Friday, September 10, 2010

Reflections of Summer

"The sole art that suits me is that which, rising from unrest, tends toward serenity."   -Andre Gide, French writer, 1947 Nobel Prize for Literature

This summer truly was the best of my entire life. We traveled, we played, we splashed and rode bikes and hiked, and simply enjoyed being alive, as a family, in a foreign country. But, as every mom of energetic children knows, summer is also a time of noise and exuberance, and requires extra energy and patience to actually be able to enjoy it. Yes, now my boys are back in school, tucked into their routines, and now I have a little time for quiet. And I enjoy that, too ...

If time could be like a stretch of water, then my summer is like the photograph above, taken in Croatia a few months ago: rich with color, rippled with a summer breeze, and brightened by a shimmering sky.

Some days, the water characterizing my life looks like this photograph, above, taken of the crashing waves at the Portland (Maine) Head Light: turbulent, frothing, and spilling over with energy. On those tumultuous times of life, being creative and writing is almost impossible, because of the storms. But those times where our emotions are stirred and we are being stretched (also like the top photo, where life is colorful and brave), we are filled with new experiences and can tap into them later ...

... Like on days with this photograph, of a single rowboat tethered in Maine, bobbing along an alluring blue sea. This is the place where creativity happens: in stillness. In the refuge from the storms, stirred up by life's emotions, but with a clear surface that reflects life's real experiences into our art and creative works. This is where the richness begins ...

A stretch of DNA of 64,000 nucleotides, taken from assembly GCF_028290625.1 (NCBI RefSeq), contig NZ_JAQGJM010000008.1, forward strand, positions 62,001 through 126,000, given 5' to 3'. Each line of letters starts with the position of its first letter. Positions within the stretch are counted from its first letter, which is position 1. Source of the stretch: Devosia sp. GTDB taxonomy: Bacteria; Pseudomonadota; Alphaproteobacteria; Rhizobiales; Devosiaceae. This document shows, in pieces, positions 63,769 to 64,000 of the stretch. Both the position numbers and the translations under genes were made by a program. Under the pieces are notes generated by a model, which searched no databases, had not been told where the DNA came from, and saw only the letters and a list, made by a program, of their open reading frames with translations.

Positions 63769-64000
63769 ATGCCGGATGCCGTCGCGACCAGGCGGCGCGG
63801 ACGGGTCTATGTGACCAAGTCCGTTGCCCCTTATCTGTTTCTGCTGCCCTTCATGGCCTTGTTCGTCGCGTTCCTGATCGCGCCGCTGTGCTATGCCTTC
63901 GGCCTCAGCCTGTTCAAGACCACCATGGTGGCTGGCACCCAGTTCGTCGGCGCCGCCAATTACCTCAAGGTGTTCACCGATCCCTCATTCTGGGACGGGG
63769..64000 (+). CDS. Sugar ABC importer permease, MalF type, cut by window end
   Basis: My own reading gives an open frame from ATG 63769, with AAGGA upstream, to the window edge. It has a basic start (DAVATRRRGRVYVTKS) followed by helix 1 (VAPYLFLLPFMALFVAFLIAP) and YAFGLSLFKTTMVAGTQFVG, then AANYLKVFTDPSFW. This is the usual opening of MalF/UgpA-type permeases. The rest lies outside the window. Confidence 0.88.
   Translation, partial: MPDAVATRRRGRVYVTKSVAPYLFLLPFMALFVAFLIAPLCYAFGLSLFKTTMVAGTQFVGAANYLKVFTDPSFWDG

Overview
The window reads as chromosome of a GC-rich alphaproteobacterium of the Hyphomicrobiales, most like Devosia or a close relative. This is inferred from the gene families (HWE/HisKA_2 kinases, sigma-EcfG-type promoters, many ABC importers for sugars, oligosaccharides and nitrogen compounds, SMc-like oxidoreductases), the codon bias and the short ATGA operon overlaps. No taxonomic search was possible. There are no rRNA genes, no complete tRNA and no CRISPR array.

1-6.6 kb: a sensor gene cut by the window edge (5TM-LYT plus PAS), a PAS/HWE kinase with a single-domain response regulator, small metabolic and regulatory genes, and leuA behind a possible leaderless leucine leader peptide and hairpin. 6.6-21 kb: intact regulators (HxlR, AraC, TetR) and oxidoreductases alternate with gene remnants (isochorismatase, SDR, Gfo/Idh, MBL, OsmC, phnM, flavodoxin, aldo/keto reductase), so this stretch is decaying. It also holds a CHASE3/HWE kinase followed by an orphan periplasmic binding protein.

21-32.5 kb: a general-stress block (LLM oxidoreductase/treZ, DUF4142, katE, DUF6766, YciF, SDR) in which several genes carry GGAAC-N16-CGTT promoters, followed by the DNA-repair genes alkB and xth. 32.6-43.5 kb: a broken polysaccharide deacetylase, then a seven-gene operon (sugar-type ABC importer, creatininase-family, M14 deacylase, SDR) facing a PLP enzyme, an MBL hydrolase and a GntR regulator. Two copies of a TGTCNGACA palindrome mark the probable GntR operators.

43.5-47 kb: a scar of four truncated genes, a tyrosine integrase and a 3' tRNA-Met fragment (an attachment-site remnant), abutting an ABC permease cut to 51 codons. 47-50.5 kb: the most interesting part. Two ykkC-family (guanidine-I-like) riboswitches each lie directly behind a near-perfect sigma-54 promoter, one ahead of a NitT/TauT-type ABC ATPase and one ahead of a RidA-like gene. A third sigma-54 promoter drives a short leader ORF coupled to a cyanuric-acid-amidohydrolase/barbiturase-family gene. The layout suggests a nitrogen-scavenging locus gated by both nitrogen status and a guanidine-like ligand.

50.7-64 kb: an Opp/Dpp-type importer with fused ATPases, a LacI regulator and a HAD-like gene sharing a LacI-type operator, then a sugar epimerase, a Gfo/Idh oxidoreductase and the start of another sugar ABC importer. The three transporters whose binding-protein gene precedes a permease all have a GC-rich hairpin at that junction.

... And develops with much coaxing and revision and editing, into a work of beauty, reflecting something intangible yet irresistible with a fresh perspective on something as old as time. Words on paper, oils on canvas, images captured through a lens: spaces of art and beauty and meaning to share. There, in the serenity, we can see the reflection of something deeper, something bigger and greater than the surface, and can be inspired for more of an adventure-filled life.

Starting the conversation: What was your summer like? What are your ideal conditions for living and life and creating?

Thursday, September 2, 2010

Vienna, U2, and OneRepublic

 "We're waking up ... And right on time." -OneRepublic, Waking Up